Alcoholism and the Codependent Relationship

Codependent relationships are unhealthy and are characterized by an overdependence on one partner, a need to nurture and control, complete devotion to the relationship and an inability to find self-worth outside of it, and enabling of problem behaviors, like drinking. The term codependency was first used to describe the relationship between alcoholics and their partners. While the definition has since expanded, problem drinking remains a common component of codependent relationships.

Codependent relationships can be toxic relationships. Alcohol or other substance abuse is often involved, even a trigger for the unhealthy dynamic. It’s important to understand what a codependent marriage or other relationship is, what it means for each individual, how to recognize it, and how to use healthier coping mechanisms than drinking to improve the relationship.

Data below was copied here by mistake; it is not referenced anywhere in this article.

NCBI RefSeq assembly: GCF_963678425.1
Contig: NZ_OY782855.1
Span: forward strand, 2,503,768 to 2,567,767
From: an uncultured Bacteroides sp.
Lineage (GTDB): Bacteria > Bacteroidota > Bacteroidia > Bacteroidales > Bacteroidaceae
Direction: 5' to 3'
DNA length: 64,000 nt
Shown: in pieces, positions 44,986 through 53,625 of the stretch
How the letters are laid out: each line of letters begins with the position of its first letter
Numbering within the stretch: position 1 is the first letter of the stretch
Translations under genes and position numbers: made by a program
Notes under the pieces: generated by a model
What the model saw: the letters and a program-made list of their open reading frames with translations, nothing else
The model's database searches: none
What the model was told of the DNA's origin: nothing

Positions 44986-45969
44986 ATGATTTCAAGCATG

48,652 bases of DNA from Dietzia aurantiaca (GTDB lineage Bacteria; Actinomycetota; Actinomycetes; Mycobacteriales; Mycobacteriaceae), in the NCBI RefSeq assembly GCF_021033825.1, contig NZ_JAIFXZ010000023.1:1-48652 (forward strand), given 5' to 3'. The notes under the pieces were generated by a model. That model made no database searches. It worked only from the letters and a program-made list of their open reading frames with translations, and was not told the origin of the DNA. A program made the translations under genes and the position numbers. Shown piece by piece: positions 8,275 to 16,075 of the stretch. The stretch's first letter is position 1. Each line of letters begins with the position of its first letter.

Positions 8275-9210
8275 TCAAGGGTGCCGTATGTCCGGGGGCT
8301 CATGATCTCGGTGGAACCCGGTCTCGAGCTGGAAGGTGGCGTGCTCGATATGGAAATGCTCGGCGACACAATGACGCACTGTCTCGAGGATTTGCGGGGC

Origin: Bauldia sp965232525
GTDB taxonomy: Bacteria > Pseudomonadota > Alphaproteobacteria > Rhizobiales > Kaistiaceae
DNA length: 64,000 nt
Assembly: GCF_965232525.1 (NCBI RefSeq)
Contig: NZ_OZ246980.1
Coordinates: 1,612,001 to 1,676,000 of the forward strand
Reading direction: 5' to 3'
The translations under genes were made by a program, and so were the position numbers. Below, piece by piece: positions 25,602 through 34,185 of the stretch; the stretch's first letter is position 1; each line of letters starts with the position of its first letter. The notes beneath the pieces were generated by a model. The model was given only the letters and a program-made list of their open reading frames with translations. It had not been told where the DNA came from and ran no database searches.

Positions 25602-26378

If there is already an issue with alcohol abuse in a troubled relationship, recognizing the problem and taking steps to correct it is crucial.

What Is Codependency?

The term codependency has been used for many years in psychology, although it is not an officially recognized mental disorder. Codependency is more of a personality or relationship pattern than a mental illness. The term was first used to describe the role spouses or partners of alcoholics played in their relationships, as enablers of drinking and other negative behaviors. Eventually it became clear that codependency was more common than this, that people often developed these unhealthy relationship behaviors even when there was no substance use involved.